This article needs additional citations for verification. Please help improve this article by adding citations to reliable sources. Unsourced material may be challenged and removed.Find sources: "Tune of Li Zhongtang" – news · newspapers · books · scholar · JSTOR (February 2024) (Learn how and when to remove this message)
Lǐ Zhōng táng Yuè
Tune of Li Zhongtang

Unofficial anthem of Qing Dynasty
LyricsWang Jian
MusicLi Hongzhang, 1896
Preceded byPu Tian Yue
Succeeded byPraise the Dragon Flag

The Tune of Li Zhongtang (simplified Chinese: 李中堂乐; traditional Chinese: 李中堂樂; pinyin: Lǐ Zhōng táng Yuè) is the first semi-official national song of China, written by Li Hongzhang in 1896 during the Qing dynasty. As an unofficial anthem for the dynasty, it was so named because "Zhongtang" was a bureaucratic title meaning viceroy or grand secretary.[1]


In 1896, (the 22nd year of Guangxu), Li Hongzhang (李鴻章), Minister of Beiyang and Governor of Zhili, paid a diplomatic visit to Western Europe and Russia. As a national anthem was requested for the welcome ceremony, Li Hongzhang adopted a Tang dynasty poem by Wang Jian for the event.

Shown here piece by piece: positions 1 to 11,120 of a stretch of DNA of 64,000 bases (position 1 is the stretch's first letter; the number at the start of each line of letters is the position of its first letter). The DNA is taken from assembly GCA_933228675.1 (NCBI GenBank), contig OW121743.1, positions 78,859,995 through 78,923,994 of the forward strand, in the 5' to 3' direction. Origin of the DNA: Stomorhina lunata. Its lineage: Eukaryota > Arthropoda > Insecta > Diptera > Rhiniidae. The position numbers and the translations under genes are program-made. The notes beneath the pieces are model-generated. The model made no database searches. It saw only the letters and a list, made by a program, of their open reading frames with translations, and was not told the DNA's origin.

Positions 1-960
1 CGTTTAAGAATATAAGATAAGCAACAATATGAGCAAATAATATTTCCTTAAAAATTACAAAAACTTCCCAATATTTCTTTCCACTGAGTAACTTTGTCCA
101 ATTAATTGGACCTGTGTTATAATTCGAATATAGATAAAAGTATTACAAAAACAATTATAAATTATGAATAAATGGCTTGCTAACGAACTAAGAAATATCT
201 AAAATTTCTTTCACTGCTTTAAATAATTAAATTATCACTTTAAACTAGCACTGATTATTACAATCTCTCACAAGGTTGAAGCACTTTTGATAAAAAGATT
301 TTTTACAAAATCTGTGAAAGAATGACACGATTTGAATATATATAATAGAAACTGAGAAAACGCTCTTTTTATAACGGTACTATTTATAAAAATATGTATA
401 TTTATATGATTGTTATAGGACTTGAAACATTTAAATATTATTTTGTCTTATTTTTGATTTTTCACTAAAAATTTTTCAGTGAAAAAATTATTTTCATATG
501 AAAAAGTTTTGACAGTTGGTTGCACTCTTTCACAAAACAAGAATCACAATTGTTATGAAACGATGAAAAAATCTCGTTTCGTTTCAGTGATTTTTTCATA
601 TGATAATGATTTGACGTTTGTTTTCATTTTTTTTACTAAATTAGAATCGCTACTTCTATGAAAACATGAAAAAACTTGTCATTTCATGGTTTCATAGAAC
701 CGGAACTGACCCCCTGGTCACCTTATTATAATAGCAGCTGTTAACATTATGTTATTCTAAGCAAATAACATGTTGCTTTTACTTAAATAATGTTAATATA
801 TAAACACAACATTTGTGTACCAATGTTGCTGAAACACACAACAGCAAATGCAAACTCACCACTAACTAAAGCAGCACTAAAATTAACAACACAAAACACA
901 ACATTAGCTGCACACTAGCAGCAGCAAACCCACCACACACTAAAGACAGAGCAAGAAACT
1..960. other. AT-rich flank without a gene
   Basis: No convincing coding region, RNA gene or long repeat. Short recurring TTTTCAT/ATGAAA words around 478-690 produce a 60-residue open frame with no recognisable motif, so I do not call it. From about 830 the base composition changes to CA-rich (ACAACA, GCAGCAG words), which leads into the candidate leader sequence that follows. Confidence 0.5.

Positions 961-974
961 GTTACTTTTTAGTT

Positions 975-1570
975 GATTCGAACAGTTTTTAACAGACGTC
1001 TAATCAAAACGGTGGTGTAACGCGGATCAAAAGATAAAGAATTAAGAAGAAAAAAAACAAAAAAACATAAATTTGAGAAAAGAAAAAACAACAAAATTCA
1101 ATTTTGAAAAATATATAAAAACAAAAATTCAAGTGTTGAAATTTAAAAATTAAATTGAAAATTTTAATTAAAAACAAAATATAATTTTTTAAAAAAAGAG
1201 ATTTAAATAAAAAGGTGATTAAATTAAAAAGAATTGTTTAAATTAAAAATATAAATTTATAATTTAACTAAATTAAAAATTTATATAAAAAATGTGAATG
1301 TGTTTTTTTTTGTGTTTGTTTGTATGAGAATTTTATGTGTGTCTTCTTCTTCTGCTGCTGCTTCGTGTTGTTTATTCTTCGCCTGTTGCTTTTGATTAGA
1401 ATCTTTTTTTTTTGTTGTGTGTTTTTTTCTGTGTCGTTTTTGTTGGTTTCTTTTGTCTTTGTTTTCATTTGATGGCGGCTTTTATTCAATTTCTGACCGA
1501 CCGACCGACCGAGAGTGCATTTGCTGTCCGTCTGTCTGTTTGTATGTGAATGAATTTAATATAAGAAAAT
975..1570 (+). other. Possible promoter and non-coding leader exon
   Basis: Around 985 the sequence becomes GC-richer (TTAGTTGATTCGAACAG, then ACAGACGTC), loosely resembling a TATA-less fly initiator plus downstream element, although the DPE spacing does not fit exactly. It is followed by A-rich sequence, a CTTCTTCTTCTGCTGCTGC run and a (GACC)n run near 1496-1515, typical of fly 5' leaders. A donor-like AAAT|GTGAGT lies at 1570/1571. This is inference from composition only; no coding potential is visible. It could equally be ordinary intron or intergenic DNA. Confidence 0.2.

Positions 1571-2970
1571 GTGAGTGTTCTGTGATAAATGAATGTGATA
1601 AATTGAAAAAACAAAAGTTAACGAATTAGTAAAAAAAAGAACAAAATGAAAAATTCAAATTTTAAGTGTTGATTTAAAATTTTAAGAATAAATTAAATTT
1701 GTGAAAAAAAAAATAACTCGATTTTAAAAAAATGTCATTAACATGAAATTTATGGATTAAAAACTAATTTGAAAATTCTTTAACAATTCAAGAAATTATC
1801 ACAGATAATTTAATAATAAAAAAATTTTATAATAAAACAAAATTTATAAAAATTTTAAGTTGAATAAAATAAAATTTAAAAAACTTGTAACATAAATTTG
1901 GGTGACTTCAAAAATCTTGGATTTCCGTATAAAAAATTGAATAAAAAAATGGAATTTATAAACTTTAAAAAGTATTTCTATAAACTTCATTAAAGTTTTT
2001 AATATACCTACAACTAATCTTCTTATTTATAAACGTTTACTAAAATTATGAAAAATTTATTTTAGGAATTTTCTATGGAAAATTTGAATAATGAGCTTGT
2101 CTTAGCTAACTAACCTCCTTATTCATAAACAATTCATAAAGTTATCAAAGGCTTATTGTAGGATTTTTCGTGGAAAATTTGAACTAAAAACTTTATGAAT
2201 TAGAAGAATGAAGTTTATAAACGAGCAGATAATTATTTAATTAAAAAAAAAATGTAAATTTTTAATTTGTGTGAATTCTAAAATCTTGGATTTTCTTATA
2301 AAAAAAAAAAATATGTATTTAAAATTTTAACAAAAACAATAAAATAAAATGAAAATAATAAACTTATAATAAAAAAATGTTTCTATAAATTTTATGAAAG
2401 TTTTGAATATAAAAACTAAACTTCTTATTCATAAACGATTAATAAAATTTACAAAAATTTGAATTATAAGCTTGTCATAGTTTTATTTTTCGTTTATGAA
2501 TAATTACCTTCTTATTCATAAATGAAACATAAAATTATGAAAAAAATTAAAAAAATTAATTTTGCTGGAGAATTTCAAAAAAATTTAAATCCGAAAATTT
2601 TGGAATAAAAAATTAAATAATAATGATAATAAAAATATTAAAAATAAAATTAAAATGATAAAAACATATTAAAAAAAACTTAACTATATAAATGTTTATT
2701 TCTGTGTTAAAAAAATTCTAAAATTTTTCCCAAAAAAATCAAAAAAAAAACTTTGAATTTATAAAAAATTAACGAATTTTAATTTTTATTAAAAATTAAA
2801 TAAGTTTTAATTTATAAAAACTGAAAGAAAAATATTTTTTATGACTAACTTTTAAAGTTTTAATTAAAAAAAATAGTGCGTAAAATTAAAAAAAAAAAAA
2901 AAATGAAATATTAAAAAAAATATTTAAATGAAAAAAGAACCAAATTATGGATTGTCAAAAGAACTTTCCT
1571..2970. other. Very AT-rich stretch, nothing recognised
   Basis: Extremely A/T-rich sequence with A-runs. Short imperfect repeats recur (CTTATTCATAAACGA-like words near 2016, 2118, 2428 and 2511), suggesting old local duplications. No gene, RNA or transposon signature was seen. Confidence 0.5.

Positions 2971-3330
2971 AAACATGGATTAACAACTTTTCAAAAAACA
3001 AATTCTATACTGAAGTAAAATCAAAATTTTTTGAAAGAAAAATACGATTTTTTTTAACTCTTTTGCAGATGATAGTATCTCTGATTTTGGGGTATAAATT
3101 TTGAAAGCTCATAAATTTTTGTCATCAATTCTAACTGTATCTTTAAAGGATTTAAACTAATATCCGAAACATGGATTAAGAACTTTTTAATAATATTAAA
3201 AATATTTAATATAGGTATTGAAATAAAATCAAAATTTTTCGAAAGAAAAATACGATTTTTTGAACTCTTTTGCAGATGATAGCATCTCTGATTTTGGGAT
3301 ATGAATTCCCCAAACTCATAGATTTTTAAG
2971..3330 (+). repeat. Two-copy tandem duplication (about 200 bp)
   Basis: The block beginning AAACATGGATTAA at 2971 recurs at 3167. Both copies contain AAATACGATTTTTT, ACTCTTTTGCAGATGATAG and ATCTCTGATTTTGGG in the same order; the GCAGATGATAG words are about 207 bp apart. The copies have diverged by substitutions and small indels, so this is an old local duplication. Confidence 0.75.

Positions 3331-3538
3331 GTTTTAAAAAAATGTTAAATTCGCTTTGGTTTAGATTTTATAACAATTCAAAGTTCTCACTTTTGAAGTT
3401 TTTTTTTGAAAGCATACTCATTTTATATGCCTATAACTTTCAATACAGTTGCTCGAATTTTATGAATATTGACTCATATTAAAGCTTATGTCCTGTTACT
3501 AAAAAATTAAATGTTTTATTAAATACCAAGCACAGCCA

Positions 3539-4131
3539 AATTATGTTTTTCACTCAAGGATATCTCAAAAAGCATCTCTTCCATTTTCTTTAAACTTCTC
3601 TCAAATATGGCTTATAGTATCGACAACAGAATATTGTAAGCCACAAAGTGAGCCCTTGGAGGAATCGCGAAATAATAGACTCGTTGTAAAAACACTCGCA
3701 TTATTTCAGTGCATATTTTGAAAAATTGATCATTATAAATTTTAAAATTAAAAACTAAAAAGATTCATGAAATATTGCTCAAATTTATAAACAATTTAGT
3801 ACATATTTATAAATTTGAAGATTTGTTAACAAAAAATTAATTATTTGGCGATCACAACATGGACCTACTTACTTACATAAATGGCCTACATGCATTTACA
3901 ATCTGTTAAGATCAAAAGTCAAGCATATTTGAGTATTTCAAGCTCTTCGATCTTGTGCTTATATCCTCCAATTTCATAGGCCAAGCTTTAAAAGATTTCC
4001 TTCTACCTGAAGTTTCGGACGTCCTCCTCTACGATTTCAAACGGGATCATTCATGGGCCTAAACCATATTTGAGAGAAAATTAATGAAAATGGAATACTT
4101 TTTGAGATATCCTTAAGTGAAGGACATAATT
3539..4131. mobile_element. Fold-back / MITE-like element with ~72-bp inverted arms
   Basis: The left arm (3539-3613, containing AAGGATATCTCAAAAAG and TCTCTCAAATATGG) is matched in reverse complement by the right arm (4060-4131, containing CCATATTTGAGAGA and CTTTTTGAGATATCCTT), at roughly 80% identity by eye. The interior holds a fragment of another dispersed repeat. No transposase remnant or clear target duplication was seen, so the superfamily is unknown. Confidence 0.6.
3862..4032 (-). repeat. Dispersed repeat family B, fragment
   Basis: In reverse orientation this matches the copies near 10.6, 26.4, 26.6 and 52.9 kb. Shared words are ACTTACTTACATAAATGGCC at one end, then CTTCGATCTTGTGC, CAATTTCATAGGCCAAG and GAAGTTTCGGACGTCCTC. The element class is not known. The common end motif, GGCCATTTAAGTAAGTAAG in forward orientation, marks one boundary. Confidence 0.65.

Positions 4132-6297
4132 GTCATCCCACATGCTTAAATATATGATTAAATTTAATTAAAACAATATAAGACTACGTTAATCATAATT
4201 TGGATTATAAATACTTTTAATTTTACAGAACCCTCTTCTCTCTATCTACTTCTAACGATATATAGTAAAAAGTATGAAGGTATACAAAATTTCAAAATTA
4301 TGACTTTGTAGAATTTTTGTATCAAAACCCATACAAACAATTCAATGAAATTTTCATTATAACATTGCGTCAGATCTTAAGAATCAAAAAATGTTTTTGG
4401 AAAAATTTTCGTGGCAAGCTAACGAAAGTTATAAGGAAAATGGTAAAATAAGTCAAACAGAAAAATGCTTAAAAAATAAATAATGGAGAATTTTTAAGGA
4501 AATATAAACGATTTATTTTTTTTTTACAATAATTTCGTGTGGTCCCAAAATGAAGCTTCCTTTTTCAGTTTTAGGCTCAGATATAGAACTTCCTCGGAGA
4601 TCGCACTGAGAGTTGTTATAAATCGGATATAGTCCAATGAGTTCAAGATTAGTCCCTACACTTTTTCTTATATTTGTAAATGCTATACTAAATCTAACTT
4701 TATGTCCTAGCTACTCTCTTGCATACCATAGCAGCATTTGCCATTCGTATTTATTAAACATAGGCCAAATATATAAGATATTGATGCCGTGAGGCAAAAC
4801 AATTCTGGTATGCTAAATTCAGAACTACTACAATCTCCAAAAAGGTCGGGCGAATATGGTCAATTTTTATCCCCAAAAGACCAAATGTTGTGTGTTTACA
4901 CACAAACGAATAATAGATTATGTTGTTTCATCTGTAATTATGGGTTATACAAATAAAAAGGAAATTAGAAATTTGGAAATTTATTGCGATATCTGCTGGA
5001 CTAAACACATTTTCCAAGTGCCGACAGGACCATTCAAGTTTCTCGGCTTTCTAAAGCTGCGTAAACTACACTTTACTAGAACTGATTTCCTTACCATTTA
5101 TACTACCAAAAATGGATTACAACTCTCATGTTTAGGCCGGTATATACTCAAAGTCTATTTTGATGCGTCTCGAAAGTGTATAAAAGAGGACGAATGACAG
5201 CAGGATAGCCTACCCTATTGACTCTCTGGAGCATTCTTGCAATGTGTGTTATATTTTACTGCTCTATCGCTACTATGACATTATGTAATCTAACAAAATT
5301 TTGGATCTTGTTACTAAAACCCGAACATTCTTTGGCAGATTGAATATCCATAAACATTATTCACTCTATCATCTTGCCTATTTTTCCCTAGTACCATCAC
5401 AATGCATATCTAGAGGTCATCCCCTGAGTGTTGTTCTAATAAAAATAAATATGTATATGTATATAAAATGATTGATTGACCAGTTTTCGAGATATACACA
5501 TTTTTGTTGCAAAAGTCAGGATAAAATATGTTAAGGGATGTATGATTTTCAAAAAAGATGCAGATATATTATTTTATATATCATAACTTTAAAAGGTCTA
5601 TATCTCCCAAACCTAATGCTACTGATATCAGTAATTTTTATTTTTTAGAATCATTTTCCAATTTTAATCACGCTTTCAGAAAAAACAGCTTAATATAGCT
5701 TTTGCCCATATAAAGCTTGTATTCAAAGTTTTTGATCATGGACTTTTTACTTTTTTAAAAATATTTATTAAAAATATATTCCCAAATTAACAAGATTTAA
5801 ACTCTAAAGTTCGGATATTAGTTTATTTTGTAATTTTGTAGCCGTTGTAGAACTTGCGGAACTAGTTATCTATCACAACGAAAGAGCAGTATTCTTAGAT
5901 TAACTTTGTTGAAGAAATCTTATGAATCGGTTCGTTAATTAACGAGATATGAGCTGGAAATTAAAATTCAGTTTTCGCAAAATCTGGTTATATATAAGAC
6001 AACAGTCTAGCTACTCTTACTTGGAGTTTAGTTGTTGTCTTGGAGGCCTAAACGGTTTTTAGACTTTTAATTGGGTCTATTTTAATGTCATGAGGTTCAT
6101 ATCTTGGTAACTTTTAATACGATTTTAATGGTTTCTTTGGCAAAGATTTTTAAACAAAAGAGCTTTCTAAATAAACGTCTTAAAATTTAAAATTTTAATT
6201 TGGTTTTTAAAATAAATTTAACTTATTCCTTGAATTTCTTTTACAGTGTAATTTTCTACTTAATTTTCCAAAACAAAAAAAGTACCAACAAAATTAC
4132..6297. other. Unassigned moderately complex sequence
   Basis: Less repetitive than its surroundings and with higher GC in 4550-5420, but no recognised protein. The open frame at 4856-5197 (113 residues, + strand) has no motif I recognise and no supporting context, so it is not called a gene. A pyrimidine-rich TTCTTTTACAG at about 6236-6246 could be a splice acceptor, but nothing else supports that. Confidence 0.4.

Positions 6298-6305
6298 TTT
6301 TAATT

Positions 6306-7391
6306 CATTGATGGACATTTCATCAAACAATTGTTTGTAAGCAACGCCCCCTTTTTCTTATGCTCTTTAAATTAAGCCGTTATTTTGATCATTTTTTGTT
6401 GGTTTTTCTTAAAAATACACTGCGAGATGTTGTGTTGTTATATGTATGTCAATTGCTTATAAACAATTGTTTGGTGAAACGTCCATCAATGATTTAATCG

As a former commander of the Beiyang Fleet, Li also wrote an anthem for it to the same tune.[1]


Simplified Chinese


Traditional Chinese


Hanyu Pinyin

Jīndiàn dāng tóu zǐgè chóng,
Xiānrén zhǎng shàng yù fúróng,
Taìpíng Tiānzǐ cháo tiān rì,
Wǔ sè yúnchē jià liù lóng.

English translation

In the Golden Palace, amongst the overlapping purple pavilions,
Like a jade lotus flower in an immortal's palm,
The Son of Heaven of Supreme Peace pays tribute to Heaven's sun,
In its five-colour chariot of clouds, drawn by six dragons.

See also


  1. ^ a b Nielsen, Mads Vesterager (2021-02-25). "One song under Heaven: A history of China's national anthems". The China Project. Retrieved 2024-02-03.